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Dehydrated food: Travel light, with good nutrition.

Light but energetic, it is what you need from your dehydrated mountain food.

Prepackaged meals are expensive, take up space, and may not meet your dietary needs. 

Going out into the mountains for hiking is an adventure that fills the soul, strengthens the body and cleanses your lungs. However, the weight of the backpack, can make the experience a whole way of the cross. The secret is in the weight you carry!

Many of the hiking shops nowadays have not only boots, Canes, backpacks and accessories; but also prepackaged backpacking meals, but they are expensive and some may have preservatives, chemicals, additives, and other ingredients that may not meet your dietary preferences.

Some of the most recognized brands have evolved to accommodate even hikers' eating styles. From gluten-free to vegan, the diversity is vast. And I must admit that I have tried very good recipes, as well as unpleasant surprises in the middle of the mountain.

What are the advantages of carrying dehydrated food?

Weight: Food contains a large water component that if you carry extra water or camp near a river or lake, it becomes redundant. Rehydrating food is extremely easy and fast. Space: Reducing space (as well as weight) is an obsession of all hikers who frequently go out to the mountains. With less space and less weight, we guarantee ourselves a lighter step and more distance. Less trash. Carrying food in metal or plastic containers that will become garbage is also a concern for the responsible hiker, as we know that we should not leave anything behind on the way. Dehydrated meals can be carried more easily in resealable, easily compactable bags in a single package that you can keep on hand to dispose of in the garbage when leaving the park. Odors and risk of spillage: Foods in plastic containers are always exposed to shocks from a stumble on the road, or a fall. Certainly the idea of ​​having socks wet with sauces or a stinky underwear after a long walk is not pleasant. Useful life. Dehydrating delays the process of oxidation of fruits and the proliferation of bacteria for days, so you can go on an excursion for several days without worrying about the risk of contamination or loss of nutritional properties.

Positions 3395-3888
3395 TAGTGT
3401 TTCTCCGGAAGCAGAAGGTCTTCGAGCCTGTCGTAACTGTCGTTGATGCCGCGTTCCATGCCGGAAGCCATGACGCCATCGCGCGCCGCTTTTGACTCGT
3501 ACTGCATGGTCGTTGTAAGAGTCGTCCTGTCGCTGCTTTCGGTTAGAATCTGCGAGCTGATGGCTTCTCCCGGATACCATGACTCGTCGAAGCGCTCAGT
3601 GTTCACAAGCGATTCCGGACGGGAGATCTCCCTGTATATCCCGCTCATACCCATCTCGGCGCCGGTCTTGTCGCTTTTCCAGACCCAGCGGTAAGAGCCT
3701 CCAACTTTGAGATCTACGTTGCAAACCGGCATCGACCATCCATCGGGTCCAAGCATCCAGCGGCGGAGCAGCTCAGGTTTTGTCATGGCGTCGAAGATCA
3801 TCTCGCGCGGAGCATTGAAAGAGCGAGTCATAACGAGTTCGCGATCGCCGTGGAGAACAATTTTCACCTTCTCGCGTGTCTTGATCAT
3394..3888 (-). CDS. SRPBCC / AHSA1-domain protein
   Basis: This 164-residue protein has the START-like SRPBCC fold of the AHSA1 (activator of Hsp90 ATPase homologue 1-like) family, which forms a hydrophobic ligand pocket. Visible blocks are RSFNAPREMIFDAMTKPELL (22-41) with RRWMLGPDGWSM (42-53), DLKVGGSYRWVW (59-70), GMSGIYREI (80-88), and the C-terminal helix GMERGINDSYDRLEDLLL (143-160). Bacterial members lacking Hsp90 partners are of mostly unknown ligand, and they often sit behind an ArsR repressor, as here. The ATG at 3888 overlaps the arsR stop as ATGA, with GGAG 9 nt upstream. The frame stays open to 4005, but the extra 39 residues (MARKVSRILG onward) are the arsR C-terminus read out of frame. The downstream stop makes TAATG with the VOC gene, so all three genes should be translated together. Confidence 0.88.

The best solution? Make your own food.

Dehydrating food is extremely easy, and at the same time allows you to be creative and give yourself your own tastes. You know what you like, what you don't; and you can even plan those little treats to give yourself after a long day.

To dehydrate your own food you only need:

Food dehydrator

Scale for weighing food

Parchment paper

Airtight resealable Ziploc bags

Backpacking stove and pot.

Basically the dehydration process works by circulating hot air that alters the structure of the food without detriment to the nutritional value of the food. It is a slow process, so it takes hours.

Some of your favorite recipes, sauce-based foods such as chili, stew, spaghetti, soup or casseroles work perfectly with just a few hours in the dehydrator. The beauty of this is that you can tailor your meals to any specification: vegetarian, vegan, gluten-free, etc.

Try the vegetarian chili or homemade mac n cheese, the sky's the limit for healthy and delicious food on the mountain.

Or start with something easy like making dehydrated vegetables and fruits like strawberries, mangoes (my favorite!), strips of pineapples and apples; and combine them with dried fruits like walnuts. Later, you can make more complex recipes with other types of food, even meat and fish.

Take a pre-dehydrated weight: Using the food scale, weigh a serving for one person of your prepared and cooked food before dehydrating it. Be sure to calculate the weight of the bowl or container the food is in. This will give you a basis weight so you can calculate how much water it will take to rehydrate your food on the go.

Place the food on the parchment paper lined dehydration tray (wax paper or baking paper). This will prevent liquids and small parts from falling through the tray.

Spread the food in a thin, even layer to ensure even dehydration.

Dehydrate overnight or until dry - follow the directions on your home dehydrator.

A completely dehydrated food should be brittle and easy to separate from the parchment paper.

The difference in weight between pre-dehydrated and dehydrated food is the amount of water you will need to add. With a permanent marker, write the contents of the bag and the amount of water to be added on the Ziploc bag.

Rehydrate your food on the go: Put the dehydrated food and the required amount of water in a pot and heat it on your backpacking stove or in the campfire.

Bring to a boil, turn off the stove and add the hot water. Wait for the food to rehydrate for a few minutes. Taste a tablespoon to check if you are fully hydrated.

Be sure to try a few recipes at home first. You can store in the days before the excursion in tightly closed jars and then put them in the hermetic bags. You don't want an epic FAIL on the TRAIL!

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